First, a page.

Architecture of Performance Measures

I like to use the Deming circle based on the principles of W. Edwards Deming, an American statistician who argued that supplying products or services require activities, and the quality of a service depends upon the way activities are organized. The Deming circle demonstrates a system of continuous improvement, with the appropriate levels of quality delivered by adhering to the following steps: 

  • PLAN: Design or revise components to improve results.
  • DO: Ensure the plan is implemented
  • CHECK: Determine if the activities achieved the expected results
  • ACT: Adjust the plan based on results gathered during the check phase. 

When you talk about performance measurement, the most important element of the Deming circle is the “check” element. That’s where you apply performance measures,  “check” or measure in order to “act” and change the “plan”.  Consequently, you adjust what you “do” in execution. 

The nested Deming circles represent the levels of the organization and the different types of measures used at every level. The first circle denotes the corporate or strategic cycle. The performance measures in the “check” component in the strategic cycle are composed of strategic performance indicators. They are usually a high level aggregate of data consolidated in summary, graphs and dashboards. Performance measures at this level are usually a small set of key performance indicators selected by top management.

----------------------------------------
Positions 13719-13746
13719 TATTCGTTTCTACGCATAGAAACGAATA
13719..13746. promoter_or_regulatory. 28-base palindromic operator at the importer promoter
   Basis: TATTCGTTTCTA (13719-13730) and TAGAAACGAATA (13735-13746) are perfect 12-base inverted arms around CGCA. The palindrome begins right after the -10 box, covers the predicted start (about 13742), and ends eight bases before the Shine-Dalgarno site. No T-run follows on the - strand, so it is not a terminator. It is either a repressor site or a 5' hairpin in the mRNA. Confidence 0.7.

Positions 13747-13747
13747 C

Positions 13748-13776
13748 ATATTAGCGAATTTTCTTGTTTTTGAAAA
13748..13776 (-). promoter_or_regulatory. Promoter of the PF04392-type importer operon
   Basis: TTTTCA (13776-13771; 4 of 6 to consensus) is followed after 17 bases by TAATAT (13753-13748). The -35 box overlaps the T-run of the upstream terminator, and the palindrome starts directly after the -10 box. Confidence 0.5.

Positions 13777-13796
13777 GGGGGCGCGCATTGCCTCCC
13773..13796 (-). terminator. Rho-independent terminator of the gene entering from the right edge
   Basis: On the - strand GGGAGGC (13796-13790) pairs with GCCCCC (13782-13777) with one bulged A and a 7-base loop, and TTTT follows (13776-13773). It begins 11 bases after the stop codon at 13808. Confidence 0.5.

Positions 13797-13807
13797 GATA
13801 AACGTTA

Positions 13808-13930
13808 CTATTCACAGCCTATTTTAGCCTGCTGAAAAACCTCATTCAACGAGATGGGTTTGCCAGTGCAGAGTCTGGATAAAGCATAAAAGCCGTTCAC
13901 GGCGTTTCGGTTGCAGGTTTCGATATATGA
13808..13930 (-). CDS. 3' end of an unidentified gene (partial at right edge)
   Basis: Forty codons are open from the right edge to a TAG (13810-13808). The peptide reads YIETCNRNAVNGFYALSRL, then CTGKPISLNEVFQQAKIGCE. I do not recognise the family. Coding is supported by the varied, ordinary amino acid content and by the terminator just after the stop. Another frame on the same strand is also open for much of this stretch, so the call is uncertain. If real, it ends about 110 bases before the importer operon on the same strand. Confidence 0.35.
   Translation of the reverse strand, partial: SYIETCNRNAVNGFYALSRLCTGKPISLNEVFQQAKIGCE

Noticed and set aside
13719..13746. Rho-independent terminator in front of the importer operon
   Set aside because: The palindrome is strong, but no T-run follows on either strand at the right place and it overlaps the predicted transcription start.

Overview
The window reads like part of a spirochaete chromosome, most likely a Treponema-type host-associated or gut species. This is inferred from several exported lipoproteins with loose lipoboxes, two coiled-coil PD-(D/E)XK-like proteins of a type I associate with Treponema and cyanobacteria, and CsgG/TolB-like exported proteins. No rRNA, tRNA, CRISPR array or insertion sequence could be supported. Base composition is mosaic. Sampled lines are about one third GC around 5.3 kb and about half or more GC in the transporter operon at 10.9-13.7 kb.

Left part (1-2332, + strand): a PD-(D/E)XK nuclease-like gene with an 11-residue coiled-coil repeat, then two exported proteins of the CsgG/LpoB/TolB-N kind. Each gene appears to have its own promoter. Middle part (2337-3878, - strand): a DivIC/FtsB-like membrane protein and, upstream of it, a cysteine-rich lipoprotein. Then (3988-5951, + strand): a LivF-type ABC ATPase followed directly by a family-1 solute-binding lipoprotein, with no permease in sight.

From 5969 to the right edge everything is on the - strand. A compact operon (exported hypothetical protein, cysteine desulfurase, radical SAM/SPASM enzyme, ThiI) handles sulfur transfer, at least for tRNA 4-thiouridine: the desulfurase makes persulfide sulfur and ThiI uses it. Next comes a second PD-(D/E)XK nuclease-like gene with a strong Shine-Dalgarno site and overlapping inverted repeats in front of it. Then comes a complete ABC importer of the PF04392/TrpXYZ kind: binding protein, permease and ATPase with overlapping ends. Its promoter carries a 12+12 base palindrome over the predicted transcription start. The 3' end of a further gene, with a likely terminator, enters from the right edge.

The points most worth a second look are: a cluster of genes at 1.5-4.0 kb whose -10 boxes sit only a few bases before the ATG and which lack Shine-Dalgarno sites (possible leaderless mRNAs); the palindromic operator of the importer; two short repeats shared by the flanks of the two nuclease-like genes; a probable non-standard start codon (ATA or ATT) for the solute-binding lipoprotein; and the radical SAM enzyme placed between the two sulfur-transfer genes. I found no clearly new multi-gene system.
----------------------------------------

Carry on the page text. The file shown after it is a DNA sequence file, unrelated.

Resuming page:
The second circle represents the business unit or tactical cycle. The measures in the “check’ component of the tactical cycle are composed of tactical performance indicators. They are usually a drill-down of the strategic measures and used to manage and control the business operations. Performance measures at this level are usually a small set of key performance indicators selected by business unit management. Tactical measures are an important link to strategic and operative measures.